I view the classroom as a community and I strive to create a classroom environment that is based on anti-oppression principles, and allows for participation and inclusion of students. I use a variety of teaching and assessment methods including traditional assessment methods, scaffolded assignments to help students gain academic and research skills, and peer review. I have had success with incorporating Internet technologies (a focus of my doctoral research) including microblogs, social media networks, and online media, and have used flipped classroom techniques to enhance and facilitate discussion.

In addition to classroom teaching, since undertaking my doctoral studies, I have been involved in community service learning (CSL), in both delivering CSL courses, and the research of CSL as a pedagogical approach. Through my involvement with the International Association for Research on Service-Learning and Community Engagement (IARSCLE), research projects on the assessment of CSL coursework, and the planning and presentation of the International Workshop on Community-University Scholarship and Engagement held at UTSC (October 2014), I have extended my experience with CSL as a pedagogical approach to a focus of my research and personal teaching development.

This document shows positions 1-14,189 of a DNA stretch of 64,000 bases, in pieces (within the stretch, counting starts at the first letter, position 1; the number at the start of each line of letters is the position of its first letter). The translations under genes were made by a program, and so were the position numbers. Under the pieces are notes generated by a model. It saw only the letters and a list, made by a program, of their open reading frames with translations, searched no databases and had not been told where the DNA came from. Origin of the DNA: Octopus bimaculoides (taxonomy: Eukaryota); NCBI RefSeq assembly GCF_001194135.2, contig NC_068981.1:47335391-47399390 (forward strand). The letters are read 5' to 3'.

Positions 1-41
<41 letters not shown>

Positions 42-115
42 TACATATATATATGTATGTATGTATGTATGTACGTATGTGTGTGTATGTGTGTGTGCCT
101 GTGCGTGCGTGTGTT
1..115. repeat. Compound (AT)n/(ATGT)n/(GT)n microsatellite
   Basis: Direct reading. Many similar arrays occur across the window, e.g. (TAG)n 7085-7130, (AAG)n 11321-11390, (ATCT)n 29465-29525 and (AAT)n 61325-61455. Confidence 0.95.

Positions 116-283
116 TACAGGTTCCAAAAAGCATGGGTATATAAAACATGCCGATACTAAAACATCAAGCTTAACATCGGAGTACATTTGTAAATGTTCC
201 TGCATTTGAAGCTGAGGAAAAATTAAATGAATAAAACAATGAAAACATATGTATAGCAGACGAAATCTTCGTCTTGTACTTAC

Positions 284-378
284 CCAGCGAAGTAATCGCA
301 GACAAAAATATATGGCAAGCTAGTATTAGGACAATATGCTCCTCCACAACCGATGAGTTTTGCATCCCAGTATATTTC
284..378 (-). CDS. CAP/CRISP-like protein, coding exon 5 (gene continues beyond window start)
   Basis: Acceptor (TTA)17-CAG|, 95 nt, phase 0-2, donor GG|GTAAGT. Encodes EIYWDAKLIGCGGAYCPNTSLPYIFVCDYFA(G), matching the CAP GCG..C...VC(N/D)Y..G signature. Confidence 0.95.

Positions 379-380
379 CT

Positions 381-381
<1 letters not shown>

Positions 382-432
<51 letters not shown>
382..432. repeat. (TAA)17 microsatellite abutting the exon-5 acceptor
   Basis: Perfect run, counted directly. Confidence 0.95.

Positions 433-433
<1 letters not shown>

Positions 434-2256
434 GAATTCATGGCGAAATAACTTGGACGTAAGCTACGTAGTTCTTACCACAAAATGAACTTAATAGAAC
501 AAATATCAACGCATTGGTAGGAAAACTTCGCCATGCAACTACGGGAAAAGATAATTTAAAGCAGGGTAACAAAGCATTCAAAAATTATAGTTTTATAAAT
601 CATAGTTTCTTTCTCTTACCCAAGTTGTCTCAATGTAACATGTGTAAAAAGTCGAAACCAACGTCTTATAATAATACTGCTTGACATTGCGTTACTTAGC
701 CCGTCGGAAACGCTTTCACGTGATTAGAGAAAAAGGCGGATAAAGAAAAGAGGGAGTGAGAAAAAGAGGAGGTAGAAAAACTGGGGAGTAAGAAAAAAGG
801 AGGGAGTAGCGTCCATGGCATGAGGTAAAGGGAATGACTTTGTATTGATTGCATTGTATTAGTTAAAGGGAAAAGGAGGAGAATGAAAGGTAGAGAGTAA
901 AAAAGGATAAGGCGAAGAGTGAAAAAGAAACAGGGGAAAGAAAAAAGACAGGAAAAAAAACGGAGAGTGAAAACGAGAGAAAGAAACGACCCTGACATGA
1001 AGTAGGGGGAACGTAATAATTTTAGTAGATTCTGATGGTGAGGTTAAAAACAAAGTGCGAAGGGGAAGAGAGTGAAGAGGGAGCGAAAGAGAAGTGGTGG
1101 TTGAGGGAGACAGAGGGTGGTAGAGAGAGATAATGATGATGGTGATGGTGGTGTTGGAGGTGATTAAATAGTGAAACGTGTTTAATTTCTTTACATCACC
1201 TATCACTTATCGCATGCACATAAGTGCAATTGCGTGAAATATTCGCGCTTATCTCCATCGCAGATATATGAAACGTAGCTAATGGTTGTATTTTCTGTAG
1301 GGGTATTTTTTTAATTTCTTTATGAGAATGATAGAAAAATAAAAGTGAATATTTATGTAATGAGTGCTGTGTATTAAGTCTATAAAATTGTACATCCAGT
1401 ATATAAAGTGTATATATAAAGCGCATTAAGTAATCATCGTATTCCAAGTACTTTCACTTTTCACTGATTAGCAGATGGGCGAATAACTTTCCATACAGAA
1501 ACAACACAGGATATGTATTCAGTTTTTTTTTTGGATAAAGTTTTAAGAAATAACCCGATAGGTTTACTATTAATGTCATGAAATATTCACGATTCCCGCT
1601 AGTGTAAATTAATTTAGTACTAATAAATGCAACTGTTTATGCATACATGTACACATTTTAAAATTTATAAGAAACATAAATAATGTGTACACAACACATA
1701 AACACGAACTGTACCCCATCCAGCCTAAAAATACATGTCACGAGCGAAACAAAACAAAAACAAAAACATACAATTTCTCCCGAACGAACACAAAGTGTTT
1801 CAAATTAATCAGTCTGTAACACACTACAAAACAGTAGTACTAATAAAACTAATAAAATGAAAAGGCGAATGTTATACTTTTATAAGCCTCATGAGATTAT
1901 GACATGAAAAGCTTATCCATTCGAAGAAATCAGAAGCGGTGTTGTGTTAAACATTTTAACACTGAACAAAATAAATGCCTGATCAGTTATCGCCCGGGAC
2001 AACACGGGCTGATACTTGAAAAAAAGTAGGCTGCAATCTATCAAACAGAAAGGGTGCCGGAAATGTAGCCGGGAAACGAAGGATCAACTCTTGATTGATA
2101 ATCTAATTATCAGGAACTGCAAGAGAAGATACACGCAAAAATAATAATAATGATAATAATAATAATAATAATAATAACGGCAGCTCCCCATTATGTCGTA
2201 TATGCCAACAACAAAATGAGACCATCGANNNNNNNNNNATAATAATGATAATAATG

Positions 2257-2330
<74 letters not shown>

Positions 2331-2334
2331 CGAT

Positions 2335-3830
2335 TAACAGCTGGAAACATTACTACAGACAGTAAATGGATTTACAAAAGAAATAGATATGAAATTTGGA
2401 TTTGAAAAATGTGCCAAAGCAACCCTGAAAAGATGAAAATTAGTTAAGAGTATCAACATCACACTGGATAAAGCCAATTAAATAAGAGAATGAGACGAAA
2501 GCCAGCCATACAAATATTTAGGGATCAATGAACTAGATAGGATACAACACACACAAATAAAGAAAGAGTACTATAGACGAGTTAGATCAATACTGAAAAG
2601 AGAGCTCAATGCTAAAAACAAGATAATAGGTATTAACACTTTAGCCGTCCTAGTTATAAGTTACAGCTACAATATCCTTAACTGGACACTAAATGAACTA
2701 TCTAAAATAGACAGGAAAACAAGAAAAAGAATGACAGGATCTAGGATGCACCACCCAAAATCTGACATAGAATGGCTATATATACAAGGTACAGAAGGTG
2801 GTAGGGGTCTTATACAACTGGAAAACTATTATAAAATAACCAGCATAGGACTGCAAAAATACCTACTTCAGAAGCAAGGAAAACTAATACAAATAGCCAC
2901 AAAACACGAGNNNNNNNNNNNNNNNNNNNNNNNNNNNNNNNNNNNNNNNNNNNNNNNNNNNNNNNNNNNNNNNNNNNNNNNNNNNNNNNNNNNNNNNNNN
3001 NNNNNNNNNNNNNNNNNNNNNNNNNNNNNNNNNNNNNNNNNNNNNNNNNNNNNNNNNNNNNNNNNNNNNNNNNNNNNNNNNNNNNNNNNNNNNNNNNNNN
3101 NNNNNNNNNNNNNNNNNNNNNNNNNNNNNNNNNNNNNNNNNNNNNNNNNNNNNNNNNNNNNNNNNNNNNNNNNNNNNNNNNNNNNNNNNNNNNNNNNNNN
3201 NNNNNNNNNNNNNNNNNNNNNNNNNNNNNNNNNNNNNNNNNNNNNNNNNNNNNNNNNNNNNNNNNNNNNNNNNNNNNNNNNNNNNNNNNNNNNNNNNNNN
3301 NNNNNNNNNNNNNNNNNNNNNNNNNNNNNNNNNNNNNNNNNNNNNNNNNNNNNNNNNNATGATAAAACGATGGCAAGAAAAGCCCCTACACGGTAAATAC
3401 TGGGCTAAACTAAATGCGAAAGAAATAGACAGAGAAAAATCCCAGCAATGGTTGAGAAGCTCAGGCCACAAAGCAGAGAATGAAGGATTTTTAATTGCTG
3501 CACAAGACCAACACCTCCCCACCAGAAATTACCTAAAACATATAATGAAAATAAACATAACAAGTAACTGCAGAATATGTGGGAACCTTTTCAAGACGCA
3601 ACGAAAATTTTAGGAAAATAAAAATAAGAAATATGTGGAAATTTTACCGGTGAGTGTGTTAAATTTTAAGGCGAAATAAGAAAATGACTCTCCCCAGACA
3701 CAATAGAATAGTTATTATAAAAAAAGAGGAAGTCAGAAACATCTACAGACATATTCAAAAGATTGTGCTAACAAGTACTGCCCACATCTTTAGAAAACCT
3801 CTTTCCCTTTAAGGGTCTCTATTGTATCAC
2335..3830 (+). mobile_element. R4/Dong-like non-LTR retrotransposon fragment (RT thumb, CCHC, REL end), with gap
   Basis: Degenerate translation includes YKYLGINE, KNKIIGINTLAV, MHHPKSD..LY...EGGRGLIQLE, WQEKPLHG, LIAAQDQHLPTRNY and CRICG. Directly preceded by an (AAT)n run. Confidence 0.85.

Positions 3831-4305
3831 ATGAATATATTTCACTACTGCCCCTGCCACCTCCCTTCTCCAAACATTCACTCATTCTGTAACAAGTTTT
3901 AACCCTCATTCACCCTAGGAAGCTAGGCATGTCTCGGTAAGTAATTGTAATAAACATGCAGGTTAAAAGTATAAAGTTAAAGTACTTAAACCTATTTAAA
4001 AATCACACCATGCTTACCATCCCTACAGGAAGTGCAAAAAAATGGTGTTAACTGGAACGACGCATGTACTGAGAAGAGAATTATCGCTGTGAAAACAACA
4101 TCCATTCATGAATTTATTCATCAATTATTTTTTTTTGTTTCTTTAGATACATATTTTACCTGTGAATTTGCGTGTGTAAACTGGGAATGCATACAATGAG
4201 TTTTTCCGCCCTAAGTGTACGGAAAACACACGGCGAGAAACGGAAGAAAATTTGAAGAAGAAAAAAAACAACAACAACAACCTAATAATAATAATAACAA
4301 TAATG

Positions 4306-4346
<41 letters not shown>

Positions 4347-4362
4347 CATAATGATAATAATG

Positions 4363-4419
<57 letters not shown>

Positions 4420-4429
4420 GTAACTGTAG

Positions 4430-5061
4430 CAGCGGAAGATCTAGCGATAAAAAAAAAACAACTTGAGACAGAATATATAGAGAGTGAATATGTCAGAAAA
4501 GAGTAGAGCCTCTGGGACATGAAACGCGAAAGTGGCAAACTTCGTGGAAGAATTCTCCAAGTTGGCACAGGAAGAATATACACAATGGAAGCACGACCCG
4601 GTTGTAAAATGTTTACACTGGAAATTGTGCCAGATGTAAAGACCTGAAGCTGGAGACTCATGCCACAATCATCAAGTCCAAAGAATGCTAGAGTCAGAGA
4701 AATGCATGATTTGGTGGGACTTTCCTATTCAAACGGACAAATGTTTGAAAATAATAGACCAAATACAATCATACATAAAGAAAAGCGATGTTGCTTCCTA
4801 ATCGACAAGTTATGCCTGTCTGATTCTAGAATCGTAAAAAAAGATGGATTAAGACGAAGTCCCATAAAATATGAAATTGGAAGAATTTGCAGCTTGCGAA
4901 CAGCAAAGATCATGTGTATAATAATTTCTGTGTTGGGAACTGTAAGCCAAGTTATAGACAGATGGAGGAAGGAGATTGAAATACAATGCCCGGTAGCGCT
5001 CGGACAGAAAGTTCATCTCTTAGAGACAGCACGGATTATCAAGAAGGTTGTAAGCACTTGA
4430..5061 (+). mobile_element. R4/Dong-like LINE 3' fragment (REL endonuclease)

My aims are for students to engage with materials in different ways, to excel in their strengths and to step beyond their comfort zones in a guided and supported manner. I consider my teaching to have been successful when my students are able to independently make surprising and original content within and beyond the content.

I aim to model through example how an academic and researcher should be – reflecting a joyfulness about the pursuit of knowledge, personal conduct that is respectful and responsible, and a pleasant and approachable manner. I hold my teaching and research practices responsible to myself and the communities I am involved with including my students, fellow academics and researchers, research communities and the University.